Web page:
KBB also noted a strong economy as a being a plus for new-car sales, it cited tailwinds like affordability and the 3.6 million cars expected to come off lease this year — vehicles that could be a less expensive, pre-owned alternative to new.

But that's not to say the new-car market is in dire straits by any stretch.

“Overall, despite slowing new-vehicle sales, we think the automotive market is healthy,” Smoke said. “Sales of approximately 17.1 million will make 2017 among the best years the industry has ever recorded. And the mix is strong, with profitable SUVs and crossovers dominating the market.”

Strongest world growth expected since 2010 could help EU auto rebound

LONDON and SOUTHFIELD, Mich. - 

In what could be good news for the automotive industry, Fitch Ratings projected in its latest Global Economic Outlook (GEO) that the recovery in global growth is strengthening and is expected to pick up to 2.9 percent this year and peak at 3.1 percent in 2018, which would be the highest rate since 2010.

“Faster growth this year reflects a synchronized improvement across both advanced and emerging market economies,” Fitch chief economist Brian Coulton said.

“Macro policies and tightening labor markets are supporting demand growth in advanced countries, while the turnaround in China's housing market since 2015 and the recovery in commodity prices from early 2016 has fueled a rebound in emerging market demand,” Coulton continued.

The biggest positive forecast revision since Fitch’s GEO shared back in March is to the Eurozone. Here, stronger incoming data, improving external demand and greater confidence that European Central Bank qualitative easing is gaining traction on activity have resulted in an upward revision of 0.3pps to the 2017 Eurozone growth forecast, taking it to 2 percent.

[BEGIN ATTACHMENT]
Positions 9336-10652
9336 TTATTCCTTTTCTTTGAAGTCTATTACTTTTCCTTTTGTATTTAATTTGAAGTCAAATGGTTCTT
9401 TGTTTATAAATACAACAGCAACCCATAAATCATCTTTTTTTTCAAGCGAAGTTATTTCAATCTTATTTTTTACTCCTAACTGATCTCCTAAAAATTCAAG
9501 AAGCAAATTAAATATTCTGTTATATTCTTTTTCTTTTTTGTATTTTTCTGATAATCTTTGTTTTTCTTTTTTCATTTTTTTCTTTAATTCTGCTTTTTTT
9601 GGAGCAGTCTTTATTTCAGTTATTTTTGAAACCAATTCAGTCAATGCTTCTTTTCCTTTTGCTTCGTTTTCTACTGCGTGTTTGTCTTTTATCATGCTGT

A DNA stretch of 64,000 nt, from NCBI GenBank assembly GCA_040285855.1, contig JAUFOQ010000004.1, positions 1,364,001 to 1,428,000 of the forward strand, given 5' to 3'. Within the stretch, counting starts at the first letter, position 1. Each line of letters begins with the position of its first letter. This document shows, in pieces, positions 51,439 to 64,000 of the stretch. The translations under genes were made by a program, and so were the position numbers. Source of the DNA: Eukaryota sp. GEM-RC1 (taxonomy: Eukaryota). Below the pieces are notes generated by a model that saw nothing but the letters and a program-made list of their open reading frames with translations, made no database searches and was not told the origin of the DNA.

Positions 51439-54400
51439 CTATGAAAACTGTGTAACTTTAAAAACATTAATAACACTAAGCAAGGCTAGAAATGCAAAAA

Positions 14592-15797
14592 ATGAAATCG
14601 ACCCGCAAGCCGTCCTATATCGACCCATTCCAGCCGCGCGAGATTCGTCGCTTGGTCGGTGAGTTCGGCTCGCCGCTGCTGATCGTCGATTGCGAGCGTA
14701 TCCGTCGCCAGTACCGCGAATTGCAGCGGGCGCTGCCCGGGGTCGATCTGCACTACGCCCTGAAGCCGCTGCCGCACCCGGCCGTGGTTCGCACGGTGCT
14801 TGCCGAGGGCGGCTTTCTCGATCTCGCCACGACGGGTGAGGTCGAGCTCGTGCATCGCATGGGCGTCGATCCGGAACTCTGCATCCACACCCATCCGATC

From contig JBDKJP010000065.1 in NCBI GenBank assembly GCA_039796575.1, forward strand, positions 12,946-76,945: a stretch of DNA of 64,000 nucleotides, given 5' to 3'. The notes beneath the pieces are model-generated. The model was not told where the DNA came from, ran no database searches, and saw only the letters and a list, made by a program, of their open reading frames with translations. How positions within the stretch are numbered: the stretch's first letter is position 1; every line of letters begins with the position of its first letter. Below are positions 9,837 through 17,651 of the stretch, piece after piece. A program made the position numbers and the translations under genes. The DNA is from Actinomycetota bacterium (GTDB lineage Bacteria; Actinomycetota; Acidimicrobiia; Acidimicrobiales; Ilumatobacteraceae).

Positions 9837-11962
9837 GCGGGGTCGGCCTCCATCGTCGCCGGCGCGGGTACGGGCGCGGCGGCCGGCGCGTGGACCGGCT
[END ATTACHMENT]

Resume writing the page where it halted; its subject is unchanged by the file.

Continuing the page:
The recent pick-up in world trade growth has also been striking, according to Fitch.

However, the outlook also mentioned this improving global picture implies an evolving monetary policy outlook.

Fitch pointed out that China has recently seen a tightening in credit conditions, which will start to have an impact on growth later this year and the Fed looks set to pursue a normalization course at a rate of three or four hikes per year through 2019. Low core inflation allows the European Central Bank to carry on with qualitative easing for the time being, but the reduction in deflation risks will see the program phased out by mid-2018.

“With the (U.S. Federal Reserve) now signaling that qualitative easing will start to be unwound later this year, these monetary policy adjustments could spark some volatility in global financial markets attuned to persistent monetary accommodation,” Coulton said.

Auto-specific analysis

As Fitch shared its robust projections, IHS Markit currently is expecting that the passenger car market in the European Union will grow by 1.7 percent year-over-year to almost 14.94 million units. Those expectations are coming off a performance by the EU that saw year-over-year growth come in at 7 percent in 2016.

IHS Markit analysts pointed out the passenger car market in the European Union rebounded during May, according to the latest data published by European Automobile Manufacturers' Association. Registrations during the month climbed by 7.6 percent year-over-year to 1,386,818 units. This figure has helped to increase the growth momentum as the year-to-date now stands at 6,719,209 units.

“A strong rate of growth has been stimulated by a robust economic performance in the Eurozone, with a real GDP increase of 0.5 percent quarter-over-quarter according to Eurostat figures with positive contributions from Germany, Spain, France, Italy, Netherlands, Finland and Portugal,” IHS Markit principal automotive analyst Ian Fletcher said.

“Domestic demand is likely to have been the driver of this improvement, with fixed investments leading the way. Labor markets are also continuing to improve; unemployment is down in the region, while political risks are continuing to diminish,” Fletcher continued.